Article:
As a society we tend to focus on titles and roles, and we forget that behind each title there is a person who has a story to tell. And truly every person’s story is unique.
In honor of International Women's day, we interview inspiring women from the community on the story of how they got into Tech, and where they are today.
In this post, I interview Sima Milli, Aya Alabrash and Soolaf Alharky, three HackYourFuture graduates who are based in the Netherlands.
My name is Sima Milli, I’m from Damascus, Syria, and I’m a Front-end Engineer at Backbase (a banking platforms company), I like drawing, kayaking and making and enjoying good food :) I studied computer science at the Uni of Damascus.
I’m Aya, a 24-year-old who came to the Netherlands to live with my family in 2017. I'm originally from Syria, where I studied Information Technology Engineering. But I didn’t get a chance to finish my Bachelor Degree.
It was quite challenging for me at first in a foreign country with no friends. I wasn't sure what to do. Do I need to start my studies all over again?! Then I got an opportunity to join HackYourFuture. They help people with limited access to education and the labor market. I graduated in September 2018. In March 2019 I got my first job in Amsterdam as a front-end developer, at Backbase. I like sharing and exchanging ideas with peers, and I care about details. I am passionate about design and web development.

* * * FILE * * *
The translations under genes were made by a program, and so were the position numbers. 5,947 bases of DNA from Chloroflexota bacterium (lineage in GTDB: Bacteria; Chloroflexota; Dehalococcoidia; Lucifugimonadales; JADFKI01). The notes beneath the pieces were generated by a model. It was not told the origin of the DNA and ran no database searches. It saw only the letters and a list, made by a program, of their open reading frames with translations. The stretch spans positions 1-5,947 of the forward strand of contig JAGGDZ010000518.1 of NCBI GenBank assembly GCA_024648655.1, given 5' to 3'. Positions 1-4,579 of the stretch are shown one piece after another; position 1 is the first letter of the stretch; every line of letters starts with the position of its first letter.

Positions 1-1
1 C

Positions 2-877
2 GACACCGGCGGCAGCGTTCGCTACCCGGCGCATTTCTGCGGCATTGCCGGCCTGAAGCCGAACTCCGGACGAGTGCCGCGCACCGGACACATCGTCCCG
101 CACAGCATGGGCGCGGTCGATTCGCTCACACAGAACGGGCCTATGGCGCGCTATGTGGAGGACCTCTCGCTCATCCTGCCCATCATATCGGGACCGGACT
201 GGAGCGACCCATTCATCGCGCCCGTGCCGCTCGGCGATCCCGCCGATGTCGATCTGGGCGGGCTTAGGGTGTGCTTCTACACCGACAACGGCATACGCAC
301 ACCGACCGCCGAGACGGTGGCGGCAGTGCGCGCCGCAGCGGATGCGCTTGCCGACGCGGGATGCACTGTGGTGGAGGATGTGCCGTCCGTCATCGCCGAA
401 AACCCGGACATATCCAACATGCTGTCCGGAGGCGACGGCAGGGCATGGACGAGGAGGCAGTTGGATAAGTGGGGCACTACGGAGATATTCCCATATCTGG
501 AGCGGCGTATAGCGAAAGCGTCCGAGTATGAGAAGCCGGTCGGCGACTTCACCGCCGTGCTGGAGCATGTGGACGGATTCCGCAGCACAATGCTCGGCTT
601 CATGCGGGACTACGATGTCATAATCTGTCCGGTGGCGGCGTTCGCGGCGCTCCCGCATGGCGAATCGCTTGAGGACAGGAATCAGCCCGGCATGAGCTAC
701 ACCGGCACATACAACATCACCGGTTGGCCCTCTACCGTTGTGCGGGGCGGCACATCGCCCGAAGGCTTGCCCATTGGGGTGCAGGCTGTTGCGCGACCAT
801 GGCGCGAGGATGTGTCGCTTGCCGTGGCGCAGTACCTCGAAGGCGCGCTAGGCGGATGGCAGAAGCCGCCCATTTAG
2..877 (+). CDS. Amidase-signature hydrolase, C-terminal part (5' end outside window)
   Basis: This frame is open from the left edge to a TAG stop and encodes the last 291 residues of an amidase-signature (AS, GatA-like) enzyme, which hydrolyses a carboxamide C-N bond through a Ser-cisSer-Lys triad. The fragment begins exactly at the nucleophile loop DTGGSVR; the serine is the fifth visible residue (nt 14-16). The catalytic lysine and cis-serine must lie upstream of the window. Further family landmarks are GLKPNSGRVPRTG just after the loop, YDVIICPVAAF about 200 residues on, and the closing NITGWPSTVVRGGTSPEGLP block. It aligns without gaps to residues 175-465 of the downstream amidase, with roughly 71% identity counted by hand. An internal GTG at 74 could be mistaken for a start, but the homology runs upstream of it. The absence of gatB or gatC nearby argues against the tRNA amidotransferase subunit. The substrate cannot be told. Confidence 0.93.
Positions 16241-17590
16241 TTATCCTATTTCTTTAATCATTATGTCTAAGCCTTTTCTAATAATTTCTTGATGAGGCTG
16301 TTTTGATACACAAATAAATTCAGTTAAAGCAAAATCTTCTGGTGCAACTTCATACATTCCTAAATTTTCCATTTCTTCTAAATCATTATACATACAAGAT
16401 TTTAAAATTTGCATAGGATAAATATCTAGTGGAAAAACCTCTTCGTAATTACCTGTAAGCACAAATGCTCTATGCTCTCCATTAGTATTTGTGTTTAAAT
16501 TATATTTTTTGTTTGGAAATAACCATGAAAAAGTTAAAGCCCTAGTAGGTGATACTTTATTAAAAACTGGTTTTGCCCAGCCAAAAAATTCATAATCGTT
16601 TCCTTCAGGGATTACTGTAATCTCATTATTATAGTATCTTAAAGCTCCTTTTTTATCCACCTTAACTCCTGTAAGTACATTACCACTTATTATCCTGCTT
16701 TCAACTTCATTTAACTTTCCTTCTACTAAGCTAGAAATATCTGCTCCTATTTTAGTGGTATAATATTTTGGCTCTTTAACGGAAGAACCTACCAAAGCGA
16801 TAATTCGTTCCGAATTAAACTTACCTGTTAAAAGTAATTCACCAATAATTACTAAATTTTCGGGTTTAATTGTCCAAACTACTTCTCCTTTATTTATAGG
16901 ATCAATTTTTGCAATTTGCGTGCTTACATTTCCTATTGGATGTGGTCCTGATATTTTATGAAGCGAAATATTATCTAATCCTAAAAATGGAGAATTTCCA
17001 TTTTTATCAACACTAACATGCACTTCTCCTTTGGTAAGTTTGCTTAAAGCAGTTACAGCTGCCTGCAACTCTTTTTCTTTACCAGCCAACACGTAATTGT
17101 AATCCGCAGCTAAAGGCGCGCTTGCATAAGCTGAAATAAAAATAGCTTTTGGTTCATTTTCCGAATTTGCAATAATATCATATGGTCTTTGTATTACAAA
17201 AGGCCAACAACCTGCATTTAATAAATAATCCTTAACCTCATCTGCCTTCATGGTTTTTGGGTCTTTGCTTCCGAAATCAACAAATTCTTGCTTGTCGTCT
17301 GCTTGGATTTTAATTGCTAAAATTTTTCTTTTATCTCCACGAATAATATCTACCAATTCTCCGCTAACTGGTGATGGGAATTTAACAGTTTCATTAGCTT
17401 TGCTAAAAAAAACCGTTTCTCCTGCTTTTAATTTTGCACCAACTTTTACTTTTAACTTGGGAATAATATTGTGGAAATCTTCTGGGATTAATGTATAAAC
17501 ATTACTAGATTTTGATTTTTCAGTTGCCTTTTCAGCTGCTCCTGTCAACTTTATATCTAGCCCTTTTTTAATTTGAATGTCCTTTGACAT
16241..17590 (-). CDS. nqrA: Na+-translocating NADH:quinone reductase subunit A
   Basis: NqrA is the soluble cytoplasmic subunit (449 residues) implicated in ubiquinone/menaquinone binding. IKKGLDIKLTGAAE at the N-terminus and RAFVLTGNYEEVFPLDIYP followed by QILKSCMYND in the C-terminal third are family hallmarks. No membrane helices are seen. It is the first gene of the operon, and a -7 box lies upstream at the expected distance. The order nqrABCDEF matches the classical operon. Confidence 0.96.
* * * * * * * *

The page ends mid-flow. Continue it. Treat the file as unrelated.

I am Soolaf Alharky. I am from Syria, and I am married. I came to the Netherlands in 2018 and I started my journey to build a new life from scratch. I started searching for a job, but my choices were limited because I don’t speak Dutch. Learning a new language as an adult takes a long time. One day while I was searching for a job on the internet, and I came across an ads for HackYourFuture, a coding school for refugees. I liked the idea and I applied for the program.
When did you first become interested in technology and what sparked this interest?
Sima: I’ve always been interested in technology. When I played video games with my sibling I always wondered how they’re made. When I was introduced to HTML in school it felt so good to be able to create something beautiful out of nothing and turn it into something everyone everywhere could access and enjoy... I felt so powerful to be able to tell the computer what to do and have the ability to create all these amazing apps.
Aya: Since I was young, everyone in my family and circle of friends thought that I would study at a medical faculty. When the day came that I needed to choose which college to attend, I felt lost. Therefore I have decided to try a day in each collage to find out what would be right for me, not what someone else thought was right for me.
I remember the day when I entered the programming class, I got stoked about the idea of coding. I was 100% sure on that day that I want to live this adventure. When I told my family they were confused at first, and they tried to talk me out of it. “It’s not for women” , “It’s very difficult, you’ll fail”. But I was convinced. This is my life and my responsibility. I passed all my exams with the high grades because this is what I’m passioned about: details, growing, changes, logic, challenges, data and science.
Soolaf: I became interested in technology the first time I wrote some piece of code and saw the output on the screen. It was like magic! Because I studied mathematics in Syria I was familiar with algorithms, programming felt enjoyable.
Describe your way towards your first job in tech; how did you land this job?